Bruce Little Gallery Launch

Heritage month sees Bruce Little, one of South Africa’s most prominent wildlife sculptors, celebrate our national legacy in an exhibition of iconic original bronze sculptures

 

 

The Bruce Little Gallery presents their inaugural exhibition ‘TOUCH AFRICA’ revealing Little’s latest work in his exclusive new gallery on Church Street, Stellenbosch. The gallery opens on South Africa’s Heritage weekend, Saturday the 23rd September, 2017, and will be open between 10am and 4pm on Saturday and Sunday. Bruce Little, one of South Africa’s most celebrated wildlife sculptors, will unveil a wide range of newly cast bronze sculptures alongside existing pieces, together with some of his original wildlife photography. The local exhibition coincides with the artist’s relocation from Grahamstown to Cape Town – which is fast becoming known as the ‘Art Capital of Africa.’

 

 

‘TOUCH AFRICA’ serves to give the local market a preview of Little’s latest works which are also destined to be showcased in London, in November, for Little’s second solo exhibition at the Mall Galleries in St James, Central London. This much-anticipated exhibition follows the unprecedented success of the unveiling of ‘Dawn Patrol’ ­– the monumental 8 metre-long, almost 5 metre-high lion sculpture ­– at Longleat Estate in March 2016.

 

 

The piece was specially created to celebrate the 50th anniversary of the Longleat Safari Park. Off the back of this enormous success Little was invited to present ‘Dawn Patrol’ at the Leonardo DiCaprio Foundation Gala Auction in St Tropez, France. The Foundation focuses on environmental projects, which supports causes that are also close to Little’s heart. The monumental sculpture of the lion was a central piece at the event where it achieved the astonishing sum of USD 1 Million. All proceeds were generously donated by Little to the Leonardo DiCaprio Foundation.

 

 

Situated on Church Street, The Bruce Little Gallery finds itself part of the ‘high street’ boulevard renowned for its boutique galleries, contemporary wine bars, and trendy restaurants. This address now becomes the official home for Bruce Little’s work. The gallery will be open to public seven days a week. The gallery allows art buyers and collectors to interact with Little’s work, much like Little’s creative process, where real-life observation and creation take place simultaneously. The gallery also affords collectors the opportunity to take home their very own piece of Africa. The bronze sculptures will be complimented by Little’s distinct wildlife photography, taken during his years of conservation as a game ranger. Photography is an important part of Little’s practice and give insight into his creative process.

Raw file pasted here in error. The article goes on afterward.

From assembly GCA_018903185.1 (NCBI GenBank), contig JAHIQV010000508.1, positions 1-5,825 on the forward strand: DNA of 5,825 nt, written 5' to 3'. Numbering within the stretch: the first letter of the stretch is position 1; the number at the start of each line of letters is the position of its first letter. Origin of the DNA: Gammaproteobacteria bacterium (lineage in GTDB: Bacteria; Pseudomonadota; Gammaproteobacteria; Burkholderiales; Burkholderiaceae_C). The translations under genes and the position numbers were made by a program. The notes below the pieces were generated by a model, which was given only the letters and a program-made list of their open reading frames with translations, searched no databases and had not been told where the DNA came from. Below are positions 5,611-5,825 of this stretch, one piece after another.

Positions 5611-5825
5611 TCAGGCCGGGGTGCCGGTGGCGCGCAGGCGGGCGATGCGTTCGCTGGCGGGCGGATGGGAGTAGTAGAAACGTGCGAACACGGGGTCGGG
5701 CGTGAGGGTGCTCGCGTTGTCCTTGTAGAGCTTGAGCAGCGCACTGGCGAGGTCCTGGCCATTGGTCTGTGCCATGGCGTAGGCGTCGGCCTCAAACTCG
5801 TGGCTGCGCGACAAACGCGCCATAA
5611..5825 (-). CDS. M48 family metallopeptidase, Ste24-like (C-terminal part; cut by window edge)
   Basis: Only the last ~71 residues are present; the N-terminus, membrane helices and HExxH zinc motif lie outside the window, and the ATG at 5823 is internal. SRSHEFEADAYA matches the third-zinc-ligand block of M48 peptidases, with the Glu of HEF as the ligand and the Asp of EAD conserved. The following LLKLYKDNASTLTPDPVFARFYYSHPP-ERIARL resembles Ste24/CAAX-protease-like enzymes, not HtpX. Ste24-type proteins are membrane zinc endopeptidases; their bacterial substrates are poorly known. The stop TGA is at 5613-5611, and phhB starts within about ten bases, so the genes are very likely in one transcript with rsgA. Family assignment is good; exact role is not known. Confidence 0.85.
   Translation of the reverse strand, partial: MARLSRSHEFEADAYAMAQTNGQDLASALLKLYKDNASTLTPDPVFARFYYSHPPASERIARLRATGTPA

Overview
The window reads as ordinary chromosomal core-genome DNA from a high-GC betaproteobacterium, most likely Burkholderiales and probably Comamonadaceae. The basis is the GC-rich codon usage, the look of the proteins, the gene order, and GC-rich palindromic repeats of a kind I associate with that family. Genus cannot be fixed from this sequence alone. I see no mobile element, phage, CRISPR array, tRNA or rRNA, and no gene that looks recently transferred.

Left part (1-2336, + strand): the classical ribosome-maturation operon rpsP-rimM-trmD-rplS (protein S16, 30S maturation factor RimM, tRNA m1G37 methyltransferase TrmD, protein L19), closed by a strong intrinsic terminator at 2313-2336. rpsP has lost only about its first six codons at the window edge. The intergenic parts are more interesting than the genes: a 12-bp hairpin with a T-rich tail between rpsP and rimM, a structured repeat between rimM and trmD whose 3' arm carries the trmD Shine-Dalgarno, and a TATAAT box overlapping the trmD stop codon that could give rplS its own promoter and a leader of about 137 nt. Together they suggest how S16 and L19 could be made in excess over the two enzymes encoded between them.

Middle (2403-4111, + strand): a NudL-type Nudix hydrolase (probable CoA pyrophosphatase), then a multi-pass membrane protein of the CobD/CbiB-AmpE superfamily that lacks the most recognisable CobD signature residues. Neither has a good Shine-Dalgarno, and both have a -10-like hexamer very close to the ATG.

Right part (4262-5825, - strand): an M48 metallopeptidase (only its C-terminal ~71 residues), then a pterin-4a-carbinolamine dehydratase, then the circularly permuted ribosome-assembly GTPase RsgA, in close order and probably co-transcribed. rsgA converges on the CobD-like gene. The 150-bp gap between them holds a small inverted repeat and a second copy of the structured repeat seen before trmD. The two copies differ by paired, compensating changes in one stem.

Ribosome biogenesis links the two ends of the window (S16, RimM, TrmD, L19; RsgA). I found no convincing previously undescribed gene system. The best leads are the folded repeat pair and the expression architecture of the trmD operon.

September is all about celebrating and appreciating our national heritage and art is a wonderful medium through which to praise our culture and tradition. Little explores a creative expression that is rich in its honour of our nation’s iconic wildlife symbols. Join us this heritage month as we celebrate our continent’s natural emblems, conservation and the iconic art of Bruce Little.

 

ABOUT BRUCE LITTLE:

“If my art can inspire a greater empathy and appreciation for these creatures, I will have contributed something valuable to our relationship with nature”  –  Bruce Little

 

 

Self-taught and instinctual, Little’s attention to the flex and bodily movement of the creatures he sculpts encapsulate the essence of these wild African animals and evokes memories for both the artist and viewer.

Born into a family with a great appreciation for both nature and the arts, Little has been creating for as long as he can remember. Making his toys out of the materials that surrounded him, Little found great inspiration in his grandmother – a woman with remarkable artistic capabilities. “As a young boy my grandmother, Constance Little, thrust a ball of plasticine into my hands and told me to ‘make something with it.’”

 

 

Having spent his youth in the bushveld, Little developed an early love and respect for the African wilderness and grew up to become a nature conservationist and game ranger.
Twenty years in conservation has given Little an unparalleled and distinctive understanding of his sculptural subjects. Little sculpts to capture the spirit of the African creatures he has observed and protected for most of his life. His artistic technique flawlessly represents the enigma of Africa’s majestic icons.